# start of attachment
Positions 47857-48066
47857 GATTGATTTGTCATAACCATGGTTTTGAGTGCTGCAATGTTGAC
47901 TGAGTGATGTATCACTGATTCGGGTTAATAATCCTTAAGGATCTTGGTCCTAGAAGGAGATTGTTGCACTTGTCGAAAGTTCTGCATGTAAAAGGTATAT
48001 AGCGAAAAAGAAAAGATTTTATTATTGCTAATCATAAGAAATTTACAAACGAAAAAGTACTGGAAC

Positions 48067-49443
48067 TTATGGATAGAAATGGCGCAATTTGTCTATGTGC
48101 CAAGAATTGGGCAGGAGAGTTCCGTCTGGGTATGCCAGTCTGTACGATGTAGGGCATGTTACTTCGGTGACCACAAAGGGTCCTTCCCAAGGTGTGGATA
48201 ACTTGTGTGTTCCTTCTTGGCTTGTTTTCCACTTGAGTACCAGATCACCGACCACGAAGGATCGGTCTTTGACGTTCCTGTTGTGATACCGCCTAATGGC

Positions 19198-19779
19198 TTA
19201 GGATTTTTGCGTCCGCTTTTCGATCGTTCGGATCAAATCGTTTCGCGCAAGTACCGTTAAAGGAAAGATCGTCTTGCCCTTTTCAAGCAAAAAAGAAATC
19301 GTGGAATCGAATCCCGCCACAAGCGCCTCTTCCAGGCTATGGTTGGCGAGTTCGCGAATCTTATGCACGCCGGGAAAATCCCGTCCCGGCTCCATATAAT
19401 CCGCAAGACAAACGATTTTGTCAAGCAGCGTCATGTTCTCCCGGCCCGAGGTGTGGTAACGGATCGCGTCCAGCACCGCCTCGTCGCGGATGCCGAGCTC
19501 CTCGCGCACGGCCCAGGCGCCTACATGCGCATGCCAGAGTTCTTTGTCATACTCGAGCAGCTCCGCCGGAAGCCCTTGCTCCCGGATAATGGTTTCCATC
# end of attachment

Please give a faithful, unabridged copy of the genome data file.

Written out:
Positions 47857-48066
47857 GATTGATTTGTCATAACCATGGTTTTGAGTGCTGCAATGTTGAC
47901 TGAGTGATGTATCACTGATTCGGGTTAATAATCCTTAAGGATCTTGGTCCTAGAAGGAGATTGTTGCACTTGTCGAAAGTTCTGCATGTAAAAGGTATAT
48001 AGCGAAAAAGAAAAGATTTTATTATTGCTAATCATAAGAAATTTACAAACGAAAAAGTACTGGAAC

Positions 48067-49443
48067 TTATGGATAGAAATGGCGCAATTTGTCTATGTGC
48101 CAAGAATTGGGCAGGAGAGTTCCGTCTGGGTATGCCAGTCTGTACGATGTAGGGCATGTTACTTCGGTGACCACAAAGGGTCCTTCCCAAGGTGTGGATA
48201 ACTTGTGTGTTCCTTCTTGGCTTGTTTTCCACTTGAGTACCAGATCACCGACCACGAAGGATCGGTCTTTGACGTTCCTGTTGTGATACCGCCTAATGGC

Positions 19198-19779
19198 TTA
19201 GGATTTTTGCGTCCGCTTTTCGATCGTTCGGATCAAATCGTTTCGCGCAAGTACCGTTAAAGGAAAGATCGTCTTGCCCTTTTCAAGCAAAAAAGAAATC
19301 GTGGAATCGAATCCCGCCACAAGCGCCTCTTCCAGGCTATGGTTGGCGAGTTCGCGAATCTTATGCACGCCGGGAAAATCCCGTCCCGGCTCCATATAAT
19401 CCGCAAGACAAACGATTTTGTCAAGCAGCGTCATGTTCTCCCGGCCCGAGGTGTGGTAACGGATCGCGTCCAGCACCGCCTCGTCGCGGATGCCGAGCTC
19501 CTCGCGCACGGCCCAGGCGCCTACATGCGCATGCCAGAGTTCTTTGTCATACTCGAGCAGCTCCGCCGGAAGCCCTTGCTCCCGGATAATGGTTTCCATC